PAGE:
Suddenly Everybody Wants A Global Currency
Kazakh's President Nursultan Nazarbayev last week floated his own air biscuit on the topic (proposing the acmetal), and Vladimir "You Can't Take the KGB Out Of The Boy" Putin said Russia would push for a new global currency at the next G20 meeting in London on April 2nd. Now the UN has suddenly poked its head up and is pushing for a new global reserve currency system to replace the dollar, as well. So, China, Russia, and now the UN are circling like buzzards, watching our youthful, energetic and woefully under-qualified president tread water.
Congresswoman Bachmann lept into the fray yesterday after Geithner's remarks. From her website:
In response to suggestions by China, Russia, and other countries around the world calling on the International Monetary Fund to explore a multi-national currency, U.S. Representative Michele Bachmann (MN-6) has introduced a resolution that would bar the dollar from being replaced by any foreign currency.
“Yesterday, during a Financial Services Committee hearing, I asked Secretary Geithner if he would denounce efforts to move towards a global currency and he answered unequivocally that he would," said Bachmann. "And President Obama gave the nation the same assurances. But just a day later, Secretary Geithner has left the option on the table. I want to know which it is. The American people deserve to know."
Asked today about a currency proposal from China at a Council on Foreign Relations event, Secretary Geithner stated he was open to supporting it. Despite attempts to clarify his remarks later in the day, the unguarded initial response calls into question his true intentions.
Although Title 31, Sec. 5103 USC prohibits foreign currency from being recognized in the U.S., the President has the power to engage foreign governments in treaties, and the President is principally responsible for the interpretations and implementation of those treaties according to the Constitution. As a result, legislation prohibiting the President and Treasury from issuing or agreeing that the U.S. will adopt an international currency would need to come in the form of a Constitutional Amendment differentiating a treaty used to implement an international currency in the U.S. from other types of treaty agreements.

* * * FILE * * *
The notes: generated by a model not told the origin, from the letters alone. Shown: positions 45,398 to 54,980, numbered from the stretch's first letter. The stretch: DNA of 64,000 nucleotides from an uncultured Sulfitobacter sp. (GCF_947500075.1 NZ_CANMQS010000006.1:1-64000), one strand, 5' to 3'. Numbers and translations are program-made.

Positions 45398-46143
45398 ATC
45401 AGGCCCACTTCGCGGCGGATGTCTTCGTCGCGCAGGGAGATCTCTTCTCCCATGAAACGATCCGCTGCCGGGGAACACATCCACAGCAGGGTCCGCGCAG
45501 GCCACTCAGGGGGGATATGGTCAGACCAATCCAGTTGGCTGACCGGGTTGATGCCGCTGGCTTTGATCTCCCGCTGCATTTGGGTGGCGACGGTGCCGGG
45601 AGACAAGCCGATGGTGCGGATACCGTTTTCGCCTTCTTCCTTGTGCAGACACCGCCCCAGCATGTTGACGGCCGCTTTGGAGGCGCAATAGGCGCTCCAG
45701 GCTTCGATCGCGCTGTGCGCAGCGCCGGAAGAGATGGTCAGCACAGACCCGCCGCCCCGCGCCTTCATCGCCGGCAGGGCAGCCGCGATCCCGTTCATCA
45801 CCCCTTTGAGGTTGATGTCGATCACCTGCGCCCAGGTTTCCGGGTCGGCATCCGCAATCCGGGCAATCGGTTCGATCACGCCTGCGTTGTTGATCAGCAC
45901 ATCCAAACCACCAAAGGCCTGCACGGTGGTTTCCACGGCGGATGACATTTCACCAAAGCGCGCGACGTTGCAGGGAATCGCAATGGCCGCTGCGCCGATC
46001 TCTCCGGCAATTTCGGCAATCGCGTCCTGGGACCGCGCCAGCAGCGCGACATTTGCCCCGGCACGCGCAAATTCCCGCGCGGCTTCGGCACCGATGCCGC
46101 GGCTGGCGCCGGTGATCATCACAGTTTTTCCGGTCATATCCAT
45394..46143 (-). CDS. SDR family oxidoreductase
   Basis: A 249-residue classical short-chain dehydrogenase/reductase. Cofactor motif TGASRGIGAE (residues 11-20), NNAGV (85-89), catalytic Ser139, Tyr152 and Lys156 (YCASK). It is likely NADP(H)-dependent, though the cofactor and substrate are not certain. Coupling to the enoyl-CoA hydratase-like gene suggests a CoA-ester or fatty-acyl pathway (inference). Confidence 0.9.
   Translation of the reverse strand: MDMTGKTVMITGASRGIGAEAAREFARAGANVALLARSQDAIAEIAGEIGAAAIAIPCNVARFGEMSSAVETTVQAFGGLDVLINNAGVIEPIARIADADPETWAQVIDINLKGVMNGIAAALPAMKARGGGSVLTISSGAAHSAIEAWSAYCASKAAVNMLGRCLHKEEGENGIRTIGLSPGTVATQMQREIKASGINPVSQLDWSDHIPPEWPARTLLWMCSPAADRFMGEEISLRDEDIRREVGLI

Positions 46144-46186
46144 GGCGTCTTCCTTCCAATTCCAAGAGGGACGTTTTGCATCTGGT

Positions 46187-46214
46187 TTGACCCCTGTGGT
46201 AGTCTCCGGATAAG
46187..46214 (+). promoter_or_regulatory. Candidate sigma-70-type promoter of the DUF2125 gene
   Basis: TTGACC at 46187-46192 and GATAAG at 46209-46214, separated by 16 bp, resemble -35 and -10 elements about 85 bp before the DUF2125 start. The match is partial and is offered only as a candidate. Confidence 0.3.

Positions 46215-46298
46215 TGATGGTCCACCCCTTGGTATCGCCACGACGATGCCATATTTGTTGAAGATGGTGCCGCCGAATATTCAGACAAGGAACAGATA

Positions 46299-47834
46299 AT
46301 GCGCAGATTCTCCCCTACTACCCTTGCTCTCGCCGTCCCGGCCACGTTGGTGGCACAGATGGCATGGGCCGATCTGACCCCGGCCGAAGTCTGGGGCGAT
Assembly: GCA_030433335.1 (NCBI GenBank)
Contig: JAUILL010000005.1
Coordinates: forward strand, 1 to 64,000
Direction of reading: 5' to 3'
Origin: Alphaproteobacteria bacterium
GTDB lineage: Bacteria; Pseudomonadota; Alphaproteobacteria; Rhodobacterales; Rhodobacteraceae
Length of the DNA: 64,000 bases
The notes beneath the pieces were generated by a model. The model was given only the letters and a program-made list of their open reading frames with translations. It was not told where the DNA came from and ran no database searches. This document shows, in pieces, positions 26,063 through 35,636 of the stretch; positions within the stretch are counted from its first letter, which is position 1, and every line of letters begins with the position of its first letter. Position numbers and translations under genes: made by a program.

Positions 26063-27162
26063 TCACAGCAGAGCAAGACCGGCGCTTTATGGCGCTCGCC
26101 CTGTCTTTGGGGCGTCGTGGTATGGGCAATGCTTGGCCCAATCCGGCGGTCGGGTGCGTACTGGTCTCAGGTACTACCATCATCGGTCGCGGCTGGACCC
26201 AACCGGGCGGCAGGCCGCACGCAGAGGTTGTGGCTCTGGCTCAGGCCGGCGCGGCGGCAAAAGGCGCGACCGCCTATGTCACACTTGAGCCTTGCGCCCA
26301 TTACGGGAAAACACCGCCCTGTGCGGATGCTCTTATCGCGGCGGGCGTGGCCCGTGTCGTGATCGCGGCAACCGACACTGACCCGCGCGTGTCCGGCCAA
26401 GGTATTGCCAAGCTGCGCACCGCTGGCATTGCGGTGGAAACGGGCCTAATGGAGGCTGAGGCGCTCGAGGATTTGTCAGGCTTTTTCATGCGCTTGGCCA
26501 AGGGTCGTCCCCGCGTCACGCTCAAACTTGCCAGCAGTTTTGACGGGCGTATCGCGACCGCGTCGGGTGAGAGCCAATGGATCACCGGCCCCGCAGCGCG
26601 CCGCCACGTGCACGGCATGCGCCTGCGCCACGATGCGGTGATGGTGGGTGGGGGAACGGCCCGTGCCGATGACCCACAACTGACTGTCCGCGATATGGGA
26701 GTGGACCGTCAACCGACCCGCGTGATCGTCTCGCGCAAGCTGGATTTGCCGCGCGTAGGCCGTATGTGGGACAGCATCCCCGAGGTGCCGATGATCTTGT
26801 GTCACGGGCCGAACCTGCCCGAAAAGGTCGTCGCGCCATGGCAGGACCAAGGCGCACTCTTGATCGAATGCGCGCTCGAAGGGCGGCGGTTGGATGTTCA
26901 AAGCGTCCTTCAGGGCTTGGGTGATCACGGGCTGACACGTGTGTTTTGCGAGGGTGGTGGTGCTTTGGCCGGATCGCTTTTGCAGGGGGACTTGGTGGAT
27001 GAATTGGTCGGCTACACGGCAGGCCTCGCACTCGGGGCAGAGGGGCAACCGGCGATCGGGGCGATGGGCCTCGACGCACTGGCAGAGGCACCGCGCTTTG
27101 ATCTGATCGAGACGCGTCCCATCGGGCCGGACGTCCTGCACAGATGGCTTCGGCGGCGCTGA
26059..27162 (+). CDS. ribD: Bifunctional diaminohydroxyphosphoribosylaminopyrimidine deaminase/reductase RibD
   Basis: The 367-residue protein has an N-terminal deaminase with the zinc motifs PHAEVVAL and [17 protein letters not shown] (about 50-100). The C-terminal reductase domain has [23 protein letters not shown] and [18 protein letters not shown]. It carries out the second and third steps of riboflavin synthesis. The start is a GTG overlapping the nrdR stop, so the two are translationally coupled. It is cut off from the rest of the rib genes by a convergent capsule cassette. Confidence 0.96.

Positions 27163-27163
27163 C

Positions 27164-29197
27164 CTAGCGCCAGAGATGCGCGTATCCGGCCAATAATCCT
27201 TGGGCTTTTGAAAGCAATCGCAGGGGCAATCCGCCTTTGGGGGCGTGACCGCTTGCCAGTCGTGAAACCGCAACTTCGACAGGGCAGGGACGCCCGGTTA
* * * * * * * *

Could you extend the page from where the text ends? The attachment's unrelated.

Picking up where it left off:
All of this talk of replacing the dollar with a new global currency system has suddenly occurred in the span of less than two weeks. And we'll see if Bachmann's resolution even comes to the floor for a vote. Not likely.
Keep President Obama's Chief of Staff Rahm Emanuel's remark in mind as the coming weeks unfold:
"You never want a serious crisis to go to waste. And what I mean by that is an opportunity to do things you think you could not do before."
The Council on Foreign Relations is a think tank, a non-partisan organization made up of American and global leaders dedicated to educating policy makers, journalists, business people and students about international cultures, economies, policies and defense issues.
First started in 1917, the Council was formed of New York history and political scholars, assembled by President Woodrow Wilson. Their mission was to provide Wilson with guidance about post-World War I foreign policy. While Wilson had originally envisioned a British and American group of academics and diplomats, the Council eventually consisted of just over 100 New York manufacturers, attorneys and bankers, presided over by Nobel Peace Prize winner and then Secretary of State, Elihu Root.
The CFR publishes Foreign Affairs magazine, and their website lists their notable members, along with meeting dates and locations. It’s self-proclaimed goal is to increase America’s understanding of the world, and to contribute ideas to U.S. foreign policy. Annual reports on a wide array of topics are available to anyone.
These lofty goals are regarded with great suspicion by conspiracists, who frequently claim that the CFR, like the Bilderberg Group and the Trilateral Commission, is creating the policies that will lead to a one-world government – the New World Order. After Geithner's remarks this week, those suspicions will only grow.